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Factions and Finance in China
Elite Conflict and Inflation

$47.99 (C)

  • Date Published: March 2009
  • availability: Available
  • format: Paperback
  • isbn: 9780521106474

$ 47.99 (C)
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About the Authors
  • How does the Chinese banking sector really work? Nearly all financial institutions in China are managed by members of the Communist Party, yet economists and even those who engage the Chinese banking sector simply do not have a framework with which to analyze the links between banking and politics. Drawing from interviews, statistical analysis, and archival research, this book is the first to develop a framework with which to analyze how elite politics impact both monetary and banking policies. This book serves as an important reference point for all subsequent work on Chinese banking.

    • Explanatory framework for both monetary and banking policy outcomes in China
    • Detailed accounts of how policies are made
    • Thorough description of regulatory structure of banking sector and its historical evolution
    • Introduction to most elite actors in Chinese financial sector, and banking officials
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    Reviews & endorsements

    "This impressive new book makes several important contributions: the case studies provide never before available accounts of elite politics, with vivid details of the personal and political differences among top leaders; the model of inflationary cycles provides new insights into how financial policy changed to cool an over-heating economy. It is both a fascinating portrait of elite politics in China and a rigorous test of an analytical model. Most scholars are good at one approach or the other. Shih shows he is equally gifted at both."
    Bruce Dickson, George Washington University

    "Shih offers a political-economic explanation of a dual feature of the post-reform Chinese financial system—an inflationary cycle and a large amount of non-performing loans. This book will make a valuable contribution to understanding the Chinese financial system and the reasons for the lack of reform thereof."
    Chung Lee, University of Hawaii at Manoa

    "In this forthcoming book, Northwestern University Professor Victor Shih presents a compelling alternate framework for a key slice of Chinese politics–economic and financial policy making. He argues that rather than a duel between conservatives and reformists, Chinese policy making represents a series of compromises between a “generalist” faction that derives support from local provincial authorities vying with a “technocrat” faction supported by central government bureaucrats seeking to consolidate control in Beijing...Prof. Shih presents a statistical model that aims to prove his theory, but the book comes to life when he launches into a narrative depicting the post-1978 struggles among China’s political elite...As China’s role in buoying the global economy continues to deepen, building a proper framework for understanding that push and pull in elite politics—and using those tools to foresee possible outcomes of Chinese policy becomes essential. Prof. Shih’s work makes an important contribution to that effort."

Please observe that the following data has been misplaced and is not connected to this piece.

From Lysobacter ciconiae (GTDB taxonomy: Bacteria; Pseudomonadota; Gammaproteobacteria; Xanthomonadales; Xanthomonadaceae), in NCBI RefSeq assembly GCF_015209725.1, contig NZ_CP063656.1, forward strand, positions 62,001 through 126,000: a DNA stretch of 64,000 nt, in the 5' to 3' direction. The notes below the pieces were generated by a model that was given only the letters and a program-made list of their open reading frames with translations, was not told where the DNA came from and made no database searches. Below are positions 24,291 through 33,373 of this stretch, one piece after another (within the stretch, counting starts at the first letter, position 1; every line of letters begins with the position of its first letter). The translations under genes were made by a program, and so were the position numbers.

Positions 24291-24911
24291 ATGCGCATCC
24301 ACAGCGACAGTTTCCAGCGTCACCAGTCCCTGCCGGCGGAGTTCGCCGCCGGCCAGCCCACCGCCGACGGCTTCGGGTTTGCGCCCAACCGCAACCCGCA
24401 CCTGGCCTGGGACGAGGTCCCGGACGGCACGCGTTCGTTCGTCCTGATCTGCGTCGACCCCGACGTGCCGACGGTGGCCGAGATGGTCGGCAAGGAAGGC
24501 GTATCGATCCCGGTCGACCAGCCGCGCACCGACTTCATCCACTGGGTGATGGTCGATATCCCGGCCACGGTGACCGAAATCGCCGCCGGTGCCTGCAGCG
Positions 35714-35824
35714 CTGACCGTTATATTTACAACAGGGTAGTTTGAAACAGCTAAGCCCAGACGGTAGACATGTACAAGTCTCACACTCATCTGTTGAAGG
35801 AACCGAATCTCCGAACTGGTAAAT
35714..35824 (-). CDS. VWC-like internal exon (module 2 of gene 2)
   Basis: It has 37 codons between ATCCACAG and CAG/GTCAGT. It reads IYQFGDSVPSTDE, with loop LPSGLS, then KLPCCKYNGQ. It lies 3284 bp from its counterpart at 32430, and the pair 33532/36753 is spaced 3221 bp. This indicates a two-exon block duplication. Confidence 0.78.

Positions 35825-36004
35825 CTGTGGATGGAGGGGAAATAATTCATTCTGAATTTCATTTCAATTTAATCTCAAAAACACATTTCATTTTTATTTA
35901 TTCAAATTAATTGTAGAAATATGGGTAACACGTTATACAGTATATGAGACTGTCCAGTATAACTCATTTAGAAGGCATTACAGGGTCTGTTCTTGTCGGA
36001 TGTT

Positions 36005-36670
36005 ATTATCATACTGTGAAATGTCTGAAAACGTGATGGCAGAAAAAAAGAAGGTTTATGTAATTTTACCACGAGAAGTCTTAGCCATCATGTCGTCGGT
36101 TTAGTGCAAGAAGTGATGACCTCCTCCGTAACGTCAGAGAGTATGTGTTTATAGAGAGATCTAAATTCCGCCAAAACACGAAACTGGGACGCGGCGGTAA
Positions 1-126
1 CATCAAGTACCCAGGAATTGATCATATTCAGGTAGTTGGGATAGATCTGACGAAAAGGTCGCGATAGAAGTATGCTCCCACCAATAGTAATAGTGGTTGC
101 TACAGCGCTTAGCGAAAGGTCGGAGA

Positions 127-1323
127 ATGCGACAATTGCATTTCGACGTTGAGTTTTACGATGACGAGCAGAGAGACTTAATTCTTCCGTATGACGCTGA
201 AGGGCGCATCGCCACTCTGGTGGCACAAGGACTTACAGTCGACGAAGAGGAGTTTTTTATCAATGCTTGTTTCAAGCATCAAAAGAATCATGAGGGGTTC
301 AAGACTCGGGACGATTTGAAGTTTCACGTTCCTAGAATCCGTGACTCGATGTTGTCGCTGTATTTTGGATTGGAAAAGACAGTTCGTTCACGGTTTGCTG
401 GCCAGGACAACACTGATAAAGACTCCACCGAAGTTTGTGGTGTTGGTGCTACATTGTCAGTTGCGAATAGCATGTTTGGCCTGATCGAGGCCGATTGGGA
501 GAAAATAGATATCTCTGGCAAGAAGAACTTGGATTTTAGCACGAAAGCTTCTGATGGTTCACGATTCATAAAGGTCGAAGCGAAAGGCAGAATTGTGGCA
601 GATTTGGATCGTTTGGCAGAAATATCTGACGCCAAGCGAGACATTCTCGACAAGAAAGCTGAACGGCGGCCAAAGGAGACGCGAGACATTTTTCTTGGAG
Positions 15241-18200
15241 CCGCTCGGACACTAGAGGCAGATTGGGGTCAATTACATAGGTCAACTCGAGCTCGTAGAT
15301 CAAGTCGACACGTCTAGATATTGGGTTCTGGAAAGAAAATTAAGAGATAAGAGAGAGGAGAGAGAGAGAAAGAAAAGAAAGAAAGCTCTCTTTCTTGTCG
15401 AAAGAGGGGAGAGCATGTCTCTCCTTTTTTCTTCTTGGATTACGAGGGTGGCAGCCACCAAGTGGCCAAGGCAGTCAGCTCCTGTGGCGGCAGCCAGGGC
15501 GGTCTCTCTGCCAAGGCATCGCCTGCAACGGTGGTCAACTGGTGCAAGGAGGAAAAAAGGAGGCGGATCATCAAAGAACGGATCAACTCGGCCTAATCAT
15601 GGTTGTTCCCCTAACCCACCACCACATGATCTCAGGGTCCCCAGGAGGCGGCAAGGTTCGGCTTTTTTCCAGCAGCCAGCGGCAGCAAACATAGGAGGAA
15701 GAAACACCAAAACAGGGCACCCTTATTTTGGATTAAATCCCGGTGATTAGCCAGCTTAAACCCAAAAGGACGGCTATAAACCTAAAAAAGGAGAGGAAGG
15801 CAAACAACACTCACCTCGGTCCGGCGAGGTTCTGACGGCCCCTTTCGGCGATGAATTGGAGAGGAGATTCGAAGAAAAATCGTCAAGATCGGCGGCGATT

Rick Carew, Dow Jones Newswires, Far Eastern Economic Review

    “Shih’s elegant factional model provides a novel explanation for the monetary and policy fluctuations under Deng Xiaoping and Jiang Zemin…Factions and Finance in China offers an invaluable window into the workings of elite politics in a regime better known for its opacity, and will soon become a staple in literature on China’s contemporary political economy.”
    Kellee S. Tsai, Johns Hopkins University, Perspectives on Politics

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    Product details

    • Date Published: March 2009
    • format: Paperback
    • isbn: 9780521106474
    • length: 268 pages
    • dimensions: 229 x 152 x 15 mm
    • weight: 0.4kg
    • availability: Available
  • Table of Contents

    1. Introduction
    2. China's financial performance in comparative perspective
    3. The banking system: flexible institutions and party domination
    4. Factional politics and its financial implications
    5. Factional politics, distribution of loans, and inflationary cycles: several quantitative tests
    6. The collapse of discipline: the first two inflationary cycles and the fiscalization of Chinese banks
    7. The height of the politics of inflation, 1986–1996
    8. The long cycle:
    1998–2006
    9. Concluding discussion.

  • Author

    Victor C. Shih, Northwestern University, Illinois
    Victor C. Shih is a political economist specializing in China at Northwestern University. Born in Hong Kong, Professor Shih immigrated to the United States at the age of 12. He attended the George Washington University on a University Presidential Fellowship and graduated summa cum laude in East Asian Studies with a minor in Economics. He went on to complete his M.A. and Ph.D. in Government at Harvard University. He is the author of numerous articles appearing in academic and business journals, including The China Quarterly and The Far Eastern Economic Review, and advises the private sector on the banking industry in China. His current research concerns the political economy of fiscal transfers in China and Chinese policies toward ethnic minorities.

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